Hierarchical evasive path planning using reinforcement learning and model predictive control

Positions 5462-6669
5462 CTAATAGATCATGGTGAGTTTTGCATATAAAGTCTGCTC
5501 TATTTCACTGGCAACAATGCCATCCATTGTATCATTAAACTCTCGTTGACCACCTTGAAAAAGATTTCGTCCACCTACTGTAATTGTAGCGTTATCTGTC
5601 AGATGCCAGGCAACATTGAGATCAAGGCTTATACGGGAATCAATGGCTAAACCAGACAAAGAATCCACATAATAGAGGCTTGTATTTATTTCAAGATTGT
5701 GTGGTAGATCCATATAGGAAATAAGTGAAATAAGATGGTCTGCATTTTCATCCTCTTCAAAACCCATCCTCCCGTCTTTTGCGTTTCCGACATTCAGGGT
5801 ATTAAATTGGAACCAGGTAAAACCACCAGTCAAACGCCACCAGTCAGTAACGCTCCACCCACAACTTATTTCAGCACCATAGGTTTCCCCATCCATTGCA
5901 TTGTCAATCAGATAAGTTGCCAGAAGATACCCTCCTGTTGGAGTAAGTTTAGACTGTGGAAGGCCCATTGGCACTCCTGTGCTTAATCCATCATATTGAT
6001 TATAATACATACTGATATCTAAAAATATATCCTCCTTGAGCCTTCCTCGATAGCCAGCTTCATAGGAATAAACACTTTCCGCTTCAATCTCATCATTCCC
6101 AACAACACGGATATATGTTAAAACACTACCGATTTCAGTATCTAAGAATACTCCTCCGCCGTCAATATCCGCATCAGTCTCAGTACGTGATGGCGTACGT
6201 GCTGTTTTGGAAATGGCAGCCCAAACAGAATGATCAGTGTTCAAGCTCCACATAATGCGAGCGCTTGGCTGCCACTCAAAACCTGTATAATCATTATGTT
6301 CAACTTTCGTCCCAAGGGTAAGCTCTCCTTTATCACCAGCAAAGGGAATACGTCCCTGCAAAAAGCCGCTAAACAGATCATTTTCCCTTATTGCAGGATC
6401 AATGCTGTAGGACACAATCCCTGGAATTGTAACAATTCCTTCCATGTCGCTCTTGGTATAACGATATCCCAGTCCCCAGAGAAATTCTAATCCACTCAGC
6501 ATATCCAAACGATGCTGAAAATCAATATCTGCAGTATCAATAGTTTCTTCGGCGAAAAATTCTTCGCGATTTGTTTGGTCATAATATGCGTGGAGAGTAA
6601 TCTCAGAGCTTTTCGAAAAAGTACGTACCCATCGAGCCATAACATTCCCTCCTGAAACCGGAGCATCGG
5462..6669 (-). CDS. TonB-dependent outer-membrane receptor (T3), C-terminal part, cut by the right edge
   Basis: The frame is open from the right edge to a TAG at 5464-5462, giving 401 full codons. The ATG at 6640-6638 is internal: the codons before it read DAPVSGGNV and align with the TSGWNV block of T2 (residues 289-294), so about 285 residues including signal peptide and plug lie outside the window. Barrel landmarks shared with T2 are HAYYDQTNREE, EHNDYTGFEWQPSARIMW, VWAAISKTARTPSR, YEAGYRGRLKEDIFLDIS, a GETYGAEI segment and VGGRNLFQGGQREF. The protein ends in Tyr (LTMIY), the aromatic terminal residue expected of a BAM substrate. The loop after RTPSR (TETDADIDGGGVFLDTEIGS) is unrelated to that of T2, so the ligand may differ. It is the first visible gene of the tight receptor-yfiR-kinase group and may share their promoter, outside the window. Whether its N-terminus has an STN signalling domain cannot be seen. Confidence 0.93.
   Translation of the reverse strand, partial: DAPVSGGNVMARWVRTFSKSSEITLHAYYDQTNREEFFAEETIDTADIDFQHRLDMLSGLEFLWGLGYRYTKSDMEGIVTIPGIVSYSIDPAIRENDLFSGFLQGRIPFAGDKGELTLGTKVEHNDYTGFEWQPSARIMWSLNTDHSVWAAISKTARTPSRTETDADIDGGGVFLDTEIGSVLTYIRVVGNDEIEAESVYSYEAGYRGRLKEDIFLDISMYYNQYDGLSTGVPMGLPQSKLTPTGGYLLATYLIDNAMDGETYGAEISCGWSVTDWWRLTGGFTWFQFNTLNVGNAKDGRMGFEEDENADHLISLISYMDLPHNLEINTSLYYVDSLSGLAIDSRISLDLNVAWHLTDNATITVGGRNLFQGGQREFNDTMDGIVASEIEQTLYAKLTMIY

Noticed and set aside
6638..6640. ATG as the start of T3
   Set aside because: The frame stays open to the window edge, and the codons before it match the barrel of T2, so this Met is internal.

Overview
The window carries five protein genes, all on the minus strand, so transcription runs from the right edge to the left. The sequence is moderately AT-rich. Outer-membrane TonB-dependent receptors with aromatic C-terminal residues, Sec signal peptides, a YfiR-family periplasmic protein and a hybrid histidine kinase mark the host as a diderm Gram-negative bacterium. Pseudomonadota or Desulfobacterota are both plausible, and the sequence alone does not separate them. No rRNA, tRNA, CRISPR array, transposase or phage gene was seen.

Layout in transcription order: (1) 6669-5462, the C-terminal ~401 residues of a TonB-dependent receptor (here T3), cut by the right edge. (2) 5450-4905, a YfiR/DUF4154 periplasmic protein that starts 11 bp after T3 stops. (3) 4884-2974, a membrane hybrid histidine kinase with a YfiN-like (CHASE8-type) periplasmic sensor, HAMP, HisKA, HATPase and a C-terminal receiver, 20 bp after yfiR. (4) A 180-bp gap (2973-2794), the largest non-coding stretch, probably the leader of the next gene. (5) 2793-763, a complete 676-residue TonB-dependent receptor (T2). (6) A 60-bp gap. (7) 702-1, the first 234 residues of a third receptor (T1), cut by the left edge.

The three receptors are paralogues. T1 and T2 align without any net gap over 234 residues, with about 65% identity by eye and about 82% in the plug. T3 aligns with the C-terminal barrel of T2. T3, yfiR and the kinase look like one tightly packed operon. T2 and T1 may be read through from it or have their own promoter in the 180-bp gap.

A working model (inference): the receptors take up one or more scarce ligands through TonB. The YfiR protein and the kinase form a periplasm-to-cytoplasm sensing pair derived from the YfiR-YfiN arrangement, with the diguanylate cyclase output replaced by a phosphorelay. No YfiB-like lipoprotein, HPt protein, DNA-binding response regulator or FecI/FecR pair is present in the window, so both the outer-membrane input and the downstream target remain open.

Motion planning plays an essential role in designing self-driving functions for connected and autonomous vehicles. The methods need to provide a feasible trajectory for the vehicle to follow, fulfilling different requirements, such as safety, efficiency, and passenger comfort. In this area, algorithms must also meet strict real-time expectations, since, especially in an emergency, the decision time is limited, which raises a trade-off for the feasibility requirements. This article proposes a hierarchical path planning solution for evasive maneuvering, where a Twin Delayed DDPG reinforcement learning agent generates the parameters of a geometric path consisting of chlotoids and straight sections, and an underlying model predictive control loop fulfills the trajectory following tasks. The method is applied to the automotive double lane-change test, a common emergency situation, comparing its results with human drivers' performance using a dynamic simulation environment. Besides the test's standardized parameters, a broader range of topological layouts is chosen, both for the training and performance evaluation. The results show that the proposed method highly outperforms human drivers, especially in challenging situations, while meeting the computational requirements, as the pre-trained neural network and path generation algorithm can provide a solution in an instant, based on the experience gained during the training process.